Trollope, Munderford and the Beauforts

Sir Andrew Trollope (d.1461)

In the late 1420s Trollope served in France as a mounted man-at-arms as part of the Tombelaine garrison under Thomas Burgh and later with the Fresnay garrison under Sir John Fastolf and his Captain Osbert Munderford during which time he was part of the force that relieved Caen in 1433. In February 1440 he served under Matthew Gough during John Beaufort, Earl of Somerset’s raid into Picardy and the following month was listed under the Earl's personal retinue. By 1442 he was Lieutenant at Fresnay under Sir Richard Woodville and retained the post in 1449 when Woodville was replaced by Mundeford. In the absence of Mundeford (who had been captured the year before) Trollope surrendered the fortress to the French in March 1450 but as part of the surrender terms arranged for Munderford’s release.

Trollope’s marriage to Munderford’s sister and his continued association with the Beaufort family boosted his rise to prominence and by May 1447 he had been granted for life the Barony of La Ferté Macé. By 1455 Trollope was serving as Master Porter of Calais and was involved in piratical sorties from the town under the Earl of Warwick. In command of the Calais Garrison when they sailed to England in 1459 as part of the Yorkist army, Trollope’s long association with the Beauforts may well have influenced his defection from the rebels at Ludford Bridge in October 1459.

Trollope accompanied Henry Beaufort, Duke of Somerset, during the Lancastrian attempt to capture Calais over the winter of 1459/1460 and reputation was enough to win over the garrison at Guînes and he was entrusted with its defence, being appointed Bailiff on 24 March 1460. Unfortunately subsequent reverses for Somerset at Newham Bridge on 23 April 1460 and the interception of reinforcements under Mundeford in June forced the surrender of the castle.

Returning to England with Somerset, Trollope played an influential part in the Lancastrian victory at Wakefield on 31 December 1460, when, according to Waurin, he had, by subterfuge, enticed the Yorkists from their stronghold at Sandal. He was prominent in the Lancastrian victory at St Albans (17 February 1461) and, although wounded in the foot by a caltrop, was among the first to be knighted after the battle.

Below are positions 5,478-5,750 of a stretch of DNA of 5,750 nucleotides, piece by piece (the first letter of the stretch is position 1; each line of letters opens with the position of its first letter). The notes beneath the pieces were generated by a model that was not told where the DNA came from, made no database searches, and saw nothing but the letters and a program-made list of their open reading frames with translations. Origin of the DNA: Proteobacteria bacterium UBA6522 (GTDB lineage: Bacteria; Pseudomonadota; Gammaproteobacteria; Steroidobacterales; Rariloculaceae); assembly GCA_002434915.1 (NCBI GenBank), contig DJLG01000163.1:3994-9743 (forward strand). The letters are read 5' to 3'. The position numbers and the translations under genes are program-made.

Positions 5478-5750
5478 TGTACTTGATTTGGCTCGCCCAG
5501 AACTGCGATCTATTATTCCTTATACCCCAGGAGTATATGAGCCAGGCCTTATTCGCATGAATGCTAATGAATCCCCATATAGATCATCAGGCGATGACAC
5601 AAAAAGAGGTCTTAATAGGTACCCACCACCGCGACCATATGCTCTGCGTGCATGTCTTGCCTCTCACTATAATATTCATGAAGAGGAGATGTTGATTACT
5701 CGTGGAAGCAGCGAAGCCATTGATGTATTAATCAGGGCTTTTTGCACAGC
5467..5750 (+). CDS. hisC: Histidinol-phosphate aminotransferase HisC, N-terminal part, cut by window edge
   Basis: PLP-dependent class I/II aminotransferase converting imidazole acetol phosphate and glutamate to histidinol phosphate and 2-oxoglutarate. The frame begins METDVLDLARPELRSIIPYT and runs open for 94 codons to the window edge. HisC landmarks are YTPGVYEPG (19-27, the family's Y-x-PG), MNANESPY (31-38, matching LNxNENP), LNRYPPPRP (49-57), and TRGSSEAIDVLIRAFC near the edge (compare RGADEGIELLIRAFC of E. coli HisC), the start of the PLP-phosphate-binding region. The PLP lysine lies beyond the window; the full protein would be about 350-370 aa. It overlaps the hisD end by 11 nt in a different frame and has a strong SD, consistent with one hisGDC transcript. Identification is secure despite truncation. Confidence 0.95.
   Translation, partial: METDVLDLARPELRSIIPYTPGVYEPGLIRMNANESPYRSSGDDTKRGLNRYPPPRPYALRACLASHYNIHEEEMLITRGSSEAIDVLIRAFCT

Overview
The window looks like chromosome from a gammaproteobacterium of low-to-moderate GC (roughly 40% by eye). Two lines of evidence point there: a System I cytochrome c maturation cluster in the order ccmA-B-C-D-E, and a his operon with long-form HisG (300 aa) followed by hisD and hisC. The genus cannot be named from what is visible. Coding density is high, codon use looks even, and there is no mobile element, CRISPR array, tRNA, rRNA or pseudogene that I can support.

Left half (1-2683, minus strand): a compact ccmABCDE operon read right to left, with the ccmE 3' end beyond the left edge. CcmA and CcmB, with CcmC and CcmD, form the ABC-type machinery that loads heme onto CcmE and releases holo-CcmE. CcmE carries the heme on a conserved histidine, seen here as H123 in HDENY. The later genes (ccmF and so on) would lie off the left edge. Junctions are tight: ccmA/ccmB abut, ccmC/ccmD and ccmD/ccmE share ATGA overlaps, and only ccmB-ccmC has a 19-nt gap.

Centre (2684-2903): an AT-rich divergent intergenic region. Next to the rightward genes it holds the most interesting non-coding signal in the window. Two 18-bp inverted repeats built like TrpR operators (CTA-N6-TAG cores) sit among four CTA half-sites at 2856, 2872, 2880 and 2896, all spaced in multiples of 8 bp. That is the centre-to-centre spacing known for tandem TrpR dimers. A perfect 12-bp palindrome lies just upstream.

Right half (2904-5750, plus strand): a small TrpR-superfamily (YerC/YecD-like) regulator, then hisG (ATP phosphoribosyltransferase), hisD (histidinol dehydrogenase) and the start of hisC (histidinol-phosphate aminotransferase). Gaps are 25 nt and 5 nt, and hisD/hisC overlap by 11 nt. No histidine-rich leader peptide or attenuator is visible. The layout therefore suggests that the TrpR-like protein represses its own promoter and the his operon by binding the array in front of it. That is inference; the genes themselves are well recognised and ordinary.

Trollope, along with his son David, was killed at the Battle of Towton (29 March 1461) while sharing the command of the Lancastrian vanguard with the Earl of Northumberland.

Osbert (Osbern) Mundeford (1409 -1460)

Mundeford served under Sir John Fastolf at Fresnay where he became Marshal of the Garrison in 1433 and was present at the recovery of Le Mans in 1428. By 1444 he was Captain of Beaumont-sur-Sarthe and by the following year Captain of Le Mans under the authority of the Governor of Maine and Anjou, Edmund Beaufort, Earl of Dorset (he became Duke of Somerset in 1448). Following Dorset’s appointment as Lieutenant-General of Normandy further offices and rewards were granted to Mundeford and on 18 April 1448 he was granted a crown annuity of £40 for his good service in France. The same year Mundeford assisted John Stanlowe as Treasurer of Normandy and, following Stanlowe’s death in September 1448, took up the office himself during which time he attempted an overhaul of tax collection in the Duchy.

In December 1445 the county of Maine was surrendered to the French as part of the Treaty of Tours and despite receiving royal orders to surrender Le Mans to the French, Munderford refused until such time as he received the same order from the Duke of Somerset on the grounds that the town was part of the Beaufort estates. Despite threats of force from Henry VI Mundeford held out until 1448 when the French, tired of the delay in handing over the town, took matters into their own hands and despatched an army to recover it. Unprepared for a lengthy siege and with no possibility of relief Munderford finally surrendered the town without a fight in March 1448.
When hostilities between the French and English reopened in July 1449, Mundeford was once again Captain of Fresney as well as Pont-l'Évêque. Munderford was taken prisoner at the fall of Pont-Audemer in September 1449 and imprisoned in the castle of Châteaudon where he wrote an account of the siege (printed in the 'Chronique de Mathieu d'Escouchy,' ed. De Beaucourt, iii. 354). As a consequence of his imprisonment he was absent when Trollope surrendered Fresnay in March 1450 but released shortly afterwards following payment of a ten thousand crown ransom. The following year he was appointed as Marshal of Calais under Edmund Beaufort, 1st Duke of Somerset where he served for several years before returning to England in the mid 1450’s.

In September 1458 Mundeford was appointed to investigate the defence of the Isle of Wight and following the failure of Henry Beaufort, 2nd Duke of Somerset to capture Calais from the Yorkists during the winter of 1459/1460, he was commissioned, in June 1460, to gather 500 troops at Sandwich intent on extracting Somerset from Guînes. Before he could set sail a Yorkist force from Calais fell upon Sandwich, and defeated Mundeford in a short, sharp fight. Taken across the channel he was summarily executed on the sands below the Tour de Rysbank.

The above "Personalities of the Wars of the Roses " articles appeared in Vol 1 Issue 1 (Oct 2007) and Vol 3 Issue 2 (Feb 2009) of the Beaufort Companye Herald Newsletter